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'Breakthrough' cases rising in LA, but the vaccinated still strongly protected, data show

Luke Money, Los Angeles Times on

Published in News & Features

LOS ANGELES — Los Angeles County has seen a rise in "breakthrough" coronavirus cases as of late, but data continue to show those who are vaccinated for COVID-19 enjoy vigorous protection — even from the contagious delta variant — and are far less likely to be hospitalized should they become infected.

The latest figures underscore how the county's recent coronavirus surge is different from the pandemic's earlier spikes, both in terms of who is getting sick and how the virus is spreading countywide.

In June, fully vaccinated residents made up 20% of all confirmed coronavirus infections in those 16 and older, according to figures from the Los Angeles County Department of Public Health.

However, that same month, they accounted for only 8% of all COVID-19 hospitalizations.

That trend has persisted into July. Over the first half of the month, roughly 26% of all diagnosed cases were in fully vaccinated residents, according to figures county Public Health Director Barbara Ferrer presented this week.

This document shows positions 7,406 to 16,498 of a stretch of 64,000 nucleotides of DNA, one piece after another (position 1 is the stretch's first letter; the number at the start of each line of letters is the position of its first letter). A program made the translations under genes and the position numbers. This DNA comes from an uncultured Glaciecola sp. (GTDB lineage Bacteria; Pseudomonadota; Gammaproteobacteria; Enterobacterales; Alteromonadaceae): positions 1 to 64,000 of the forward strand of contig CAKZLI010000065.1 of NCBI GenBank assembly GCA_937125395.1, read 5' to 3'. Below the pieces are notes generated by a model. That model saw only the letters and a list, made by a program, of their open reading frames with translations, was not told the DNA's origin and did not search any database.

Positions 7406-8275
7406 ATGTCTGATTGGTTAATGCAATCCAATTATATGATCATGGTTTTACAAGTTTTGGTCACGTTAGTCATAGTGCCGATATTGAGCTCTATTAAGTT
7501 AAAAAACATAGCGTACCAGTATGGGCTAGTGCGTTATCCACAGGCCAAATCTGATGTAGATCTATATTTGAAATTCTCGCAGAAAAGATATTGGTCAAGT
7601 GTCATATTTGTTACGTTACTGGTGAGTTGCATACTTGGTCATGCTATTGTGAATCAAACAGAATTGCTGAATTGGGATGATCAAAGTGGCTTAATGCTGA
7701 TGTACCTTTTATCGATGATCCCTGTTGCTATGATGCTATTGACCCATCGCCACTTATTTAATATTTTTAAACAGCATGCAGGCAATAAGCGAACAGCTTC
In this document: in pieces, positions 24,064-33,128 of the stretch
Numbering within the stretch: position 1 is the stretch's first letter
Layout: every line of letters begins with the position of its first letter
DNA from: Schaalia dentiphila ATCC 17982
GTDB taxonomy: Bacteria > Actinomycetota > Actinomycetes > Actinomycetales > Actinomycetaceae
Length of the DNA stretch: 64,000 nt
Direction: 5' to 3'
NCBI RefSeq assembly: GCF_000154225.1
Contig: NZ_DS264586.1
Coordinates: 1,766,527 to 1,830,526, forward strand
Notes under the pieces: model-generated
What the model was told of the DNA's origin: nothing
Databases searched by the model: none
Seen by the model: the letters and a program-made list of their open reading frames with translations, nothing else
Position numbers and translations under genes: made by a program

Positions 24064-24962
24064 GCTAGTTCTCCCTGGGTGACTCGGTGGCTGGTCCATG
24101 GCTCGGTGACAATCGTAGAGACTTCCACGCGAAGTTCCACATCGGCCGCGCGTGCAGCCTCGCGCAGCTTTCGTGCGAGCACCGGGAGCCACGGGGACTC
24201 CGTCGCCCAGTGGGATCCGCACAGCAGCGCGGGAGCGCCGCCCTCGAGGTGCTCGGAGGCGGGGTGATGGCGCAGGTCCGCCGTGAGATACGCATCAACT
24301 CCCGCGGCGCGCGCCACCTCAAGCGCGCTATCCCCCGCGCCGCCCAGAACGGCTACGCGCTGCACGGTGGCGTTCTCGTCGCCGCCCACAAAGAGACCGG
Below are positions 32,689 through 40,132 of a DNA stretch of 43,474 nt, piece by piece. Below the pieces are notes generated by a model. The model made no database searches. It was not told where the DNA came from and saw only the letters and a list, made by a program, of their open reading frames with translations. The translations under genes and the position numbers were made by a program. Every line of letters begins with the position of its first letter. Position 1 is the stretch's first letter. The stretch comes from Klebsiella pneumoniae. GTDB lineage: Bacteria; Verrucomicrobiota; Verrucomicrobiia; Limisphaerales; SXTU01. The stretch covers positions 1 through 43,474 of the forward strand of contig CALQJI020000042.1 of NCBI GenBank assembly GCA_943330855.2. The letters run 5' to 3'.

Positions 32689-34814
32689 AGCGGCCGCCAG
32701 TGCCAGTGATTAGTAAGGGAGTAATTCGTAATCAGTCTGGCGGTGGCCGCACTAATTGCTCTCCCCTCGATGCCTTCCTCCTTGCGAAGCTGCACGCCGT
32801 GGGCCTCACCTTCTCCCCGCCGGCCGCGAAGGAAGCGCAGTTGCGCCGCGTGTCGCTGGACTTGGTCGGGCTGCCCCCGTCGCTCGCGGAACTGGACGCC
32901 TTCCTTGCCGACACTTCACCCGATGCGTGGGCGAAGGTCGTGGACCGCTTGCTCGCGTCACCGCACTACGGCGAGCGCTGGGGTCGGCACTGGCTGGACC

This means unvaccinated residents still accounted for almost three times as many infections, even though they've been a minority of the population since the start of the month.


And despite the uptick in post-vaccination "breakthrough" cases, the proportion of those people becoming sick enough to require hospitalization over the early part of this month remained essentially flat from June.

"Although vaccinated people are seeing a rise in new COVID diagnosis, they are primarily experiencing their infections not as severe illnesses that bring them to the emergency room, but as bad colds," Ferrer said this week.

Those who are unvaccinated, she continued, "simply do not have the same level of confidence if they get infected with this virus that it will lead to mild illness."

Out of the 504 people who died of COVID-19 countywide from April 1 to June 30, 96% were either unvaccinated or had not completed their inoculation regimen, data show.


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